Eagerly awaiting Hutto's new book "The Light In High Places"(sorry, forgot how to italicize...)
The down side is I don't know how I can eat turkey again and it was always my favorite
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6 of 6 people found the following review helpful By sarah on November 11, 2012
Format: Hardcover Verified Purchase
I admit that I grinned and chuckled when a friend - whose taste I trust - offered to lend this book. Was she serious? She was indeed and and she was so right to urge me to give it a chance. It's wonderful. HOWEVER, the newest edition (2006) does not have the color photographs from the two earlier editions and that's a shame. You need to see Turkeyboy, et al. I'll be the only reviewer rating Illumination in the Flatwoods fewer than 5 stars and I hope this captures the attention of potential buyers. Get an older edition.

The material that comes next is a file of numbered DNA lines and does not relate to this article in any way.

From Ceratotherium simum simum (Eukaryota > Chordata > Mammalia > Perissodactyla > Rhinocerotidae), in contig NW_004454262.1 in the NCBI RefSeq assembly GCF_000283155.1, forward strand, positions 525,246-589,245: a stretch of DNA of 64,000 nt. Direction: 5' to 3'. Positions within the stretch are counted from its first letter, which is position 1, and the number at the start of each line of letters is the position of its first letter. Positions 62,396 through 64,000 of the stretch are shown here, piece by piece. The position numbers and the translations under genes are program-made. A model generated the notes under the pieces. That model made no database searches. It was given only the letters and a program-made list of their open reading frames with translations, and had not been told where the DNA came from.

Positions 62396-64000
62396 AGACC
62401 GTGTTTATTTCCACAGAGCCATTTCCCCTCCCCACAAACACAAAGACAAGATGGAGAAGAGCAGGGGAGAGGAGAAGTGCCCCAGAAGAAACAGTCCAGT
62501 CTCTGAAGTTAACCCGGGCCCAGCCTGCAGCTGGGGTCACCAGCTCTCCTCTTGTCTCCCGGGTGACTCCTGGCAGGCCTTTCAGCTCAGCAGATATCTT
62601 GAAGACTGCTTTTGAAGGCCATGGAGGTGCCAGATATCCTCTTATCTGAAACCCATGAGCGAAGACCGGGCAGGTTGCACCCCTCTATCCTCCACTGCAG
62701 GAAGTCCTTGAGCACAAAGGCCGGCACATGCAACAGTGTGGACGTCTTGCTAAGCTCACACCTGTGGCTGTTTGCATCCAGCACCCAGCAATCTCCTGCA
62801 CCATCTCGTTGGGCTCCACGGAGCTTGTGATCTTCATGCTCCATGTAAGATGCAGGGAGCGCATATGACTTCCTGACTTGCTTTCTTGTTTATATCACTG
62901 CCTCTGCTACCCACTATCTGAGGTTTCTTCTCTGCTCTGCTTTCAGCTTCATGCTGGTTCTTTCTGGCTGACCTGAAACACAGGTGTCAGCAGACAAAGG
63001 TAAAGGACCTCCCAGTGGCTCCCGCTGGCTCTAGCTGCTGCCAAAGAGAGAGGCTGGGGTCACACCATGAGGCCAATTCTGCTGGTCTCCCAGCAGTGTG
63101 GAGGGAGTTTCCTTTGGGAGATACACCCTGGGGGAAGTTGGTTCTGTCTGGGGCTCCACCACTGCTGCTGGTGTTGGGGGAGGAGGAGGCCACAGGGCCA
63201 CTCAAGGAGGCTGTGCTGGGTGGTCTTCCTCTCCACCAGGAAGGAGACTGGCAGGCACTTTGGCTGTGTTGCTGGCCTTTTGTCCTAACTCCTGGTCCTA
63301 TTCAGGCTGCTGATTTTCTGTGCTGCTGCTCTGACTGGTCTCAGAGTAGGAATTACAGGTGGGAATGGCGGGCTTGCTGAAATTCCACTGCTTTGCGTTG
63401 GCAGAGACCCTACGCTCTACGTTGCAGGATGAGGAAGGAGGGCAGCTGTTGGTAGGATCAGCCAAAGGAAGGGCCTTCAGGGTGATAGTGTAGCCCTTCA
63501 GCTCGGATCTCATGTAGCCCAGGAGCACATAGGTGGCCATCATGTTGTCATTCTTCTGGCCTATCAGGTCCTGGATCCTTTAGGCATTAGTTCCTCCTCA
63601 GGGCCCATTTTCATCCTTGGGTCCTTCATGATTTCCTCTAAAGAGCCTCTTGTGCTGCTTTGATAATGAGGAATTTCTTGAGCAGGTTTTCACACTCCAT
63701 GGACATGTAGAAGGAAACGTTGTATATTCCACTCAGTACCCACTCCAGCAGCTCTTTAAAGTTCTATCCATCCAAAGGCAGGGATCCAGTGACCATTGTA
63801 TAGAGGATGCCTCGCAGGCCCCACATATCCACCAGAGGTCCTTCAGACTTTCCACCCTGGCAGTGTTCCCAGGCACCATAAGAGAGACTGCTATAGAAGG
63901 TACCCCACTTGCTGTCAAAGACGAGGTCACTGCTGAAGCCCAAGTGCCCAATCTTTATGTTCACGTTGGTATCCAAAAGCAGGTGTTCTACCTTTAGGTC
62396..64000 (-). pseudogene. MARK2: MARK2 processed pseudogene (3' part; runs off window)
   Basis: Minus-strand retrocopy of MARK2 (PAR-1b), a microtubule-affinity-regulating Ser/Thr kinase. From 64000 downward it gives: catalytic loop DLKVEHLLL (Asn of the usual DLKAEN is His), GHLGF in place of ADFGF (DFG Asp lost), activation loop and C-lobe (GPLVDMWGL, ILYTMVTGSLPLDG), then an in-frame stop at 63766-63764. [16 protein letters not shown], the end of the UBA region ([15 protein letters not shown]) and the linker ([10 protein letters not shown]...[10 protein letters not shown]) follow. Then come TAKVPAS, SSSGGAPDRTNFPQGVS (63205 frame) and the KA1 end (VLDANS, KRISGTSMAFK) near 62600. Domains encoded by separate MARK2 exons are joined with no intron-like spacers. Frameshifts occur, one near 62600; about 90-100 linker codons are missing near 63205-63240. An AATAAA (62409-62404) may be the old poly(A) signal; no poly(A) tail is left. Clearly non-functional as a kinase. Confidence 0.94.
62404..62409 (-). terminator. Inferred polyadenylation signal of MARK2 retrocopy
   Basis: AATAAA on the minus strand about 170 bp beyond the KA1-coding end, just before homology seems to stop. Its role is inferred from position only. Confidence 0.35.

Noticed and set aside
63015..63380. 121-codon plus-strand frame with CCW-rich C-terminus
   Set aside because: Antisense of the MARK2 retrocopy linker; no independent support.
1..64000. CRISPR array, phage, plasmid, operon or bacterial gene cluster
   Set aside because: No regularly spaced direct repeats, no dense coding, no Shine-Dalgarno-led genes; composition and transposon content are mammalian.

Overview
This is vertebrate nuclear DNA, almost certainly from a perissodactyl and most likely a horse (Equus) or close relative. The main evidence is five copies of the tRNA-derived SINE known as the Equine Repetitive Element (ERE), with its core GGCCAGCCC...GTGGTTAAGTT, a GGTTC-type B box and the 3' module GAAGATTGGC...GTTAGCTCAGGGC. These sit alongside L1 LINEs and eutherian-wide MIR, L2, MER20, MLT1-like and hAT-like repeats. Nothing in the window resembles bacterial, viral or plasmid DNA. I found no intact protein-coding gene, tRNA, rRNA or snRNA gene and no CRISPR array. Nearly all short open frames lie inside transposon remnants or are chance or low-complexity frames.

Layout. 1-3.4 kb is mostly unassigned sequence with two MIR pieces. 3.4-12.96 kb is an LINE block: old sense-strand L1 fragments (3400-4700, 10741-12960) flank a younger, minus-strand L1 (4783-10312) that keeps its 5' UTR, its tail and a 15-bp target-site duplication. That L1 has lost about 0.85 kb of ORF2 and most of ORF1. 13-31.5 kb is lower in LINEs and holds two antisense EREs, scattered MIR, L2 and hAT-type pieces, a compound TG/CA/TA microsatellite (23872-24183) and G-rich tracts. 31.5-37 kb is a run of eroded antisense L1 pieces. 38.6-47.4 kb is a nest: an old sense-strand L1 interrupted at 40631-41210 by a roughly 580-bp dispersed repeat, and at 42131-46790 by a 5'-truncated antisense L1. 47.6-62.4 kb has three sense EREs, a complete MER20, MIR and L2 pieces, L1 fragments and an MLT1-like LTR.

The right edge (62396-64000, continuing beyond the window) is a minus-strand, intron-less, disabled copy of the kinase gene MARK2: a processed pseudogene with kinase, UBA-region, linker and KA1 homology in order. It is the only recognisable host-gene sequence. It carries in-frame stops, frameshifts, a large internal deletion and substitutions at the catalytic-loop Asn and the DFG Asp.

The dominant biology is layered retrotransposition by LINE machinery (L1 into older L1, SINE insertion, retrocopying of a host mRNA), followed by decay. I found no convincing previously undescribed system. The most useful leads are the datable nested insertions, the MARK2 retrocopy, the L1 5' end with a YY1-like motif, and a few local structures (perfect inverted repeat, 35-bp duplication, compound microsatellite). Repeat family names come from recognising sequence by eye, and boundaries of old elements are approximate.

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6 of 6 people found the following review helpful By geoffrey2300 on June 10, 2011
Format: Paperback Verified Purchase
This book made me laugh at times, at times touched me deeply with awe at the complexity of this creature, and its joy in life, as clearly revealed by the author. Makes me wonder how much we just don't know about the wild life around us, and yet how wonderous it all is. The pictures speak volumes, showing their intense curiousity. One of my favorite books in my library now.
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6 of 6 people found the following review helpful By jodickbike@Mhv.net on December 23, 1997
Format: Hardcover
This is a profound book in subtle ways and should change anybody's views of the relationship between 'wildlife' and human life. It can be read by anyone who has the slightest empathy with pets but perhaps not with animals otherwise, so don't be put off by the subject. It is perhaps people who think they are not interested in turkeys or animals in general who would find the book most inspiring.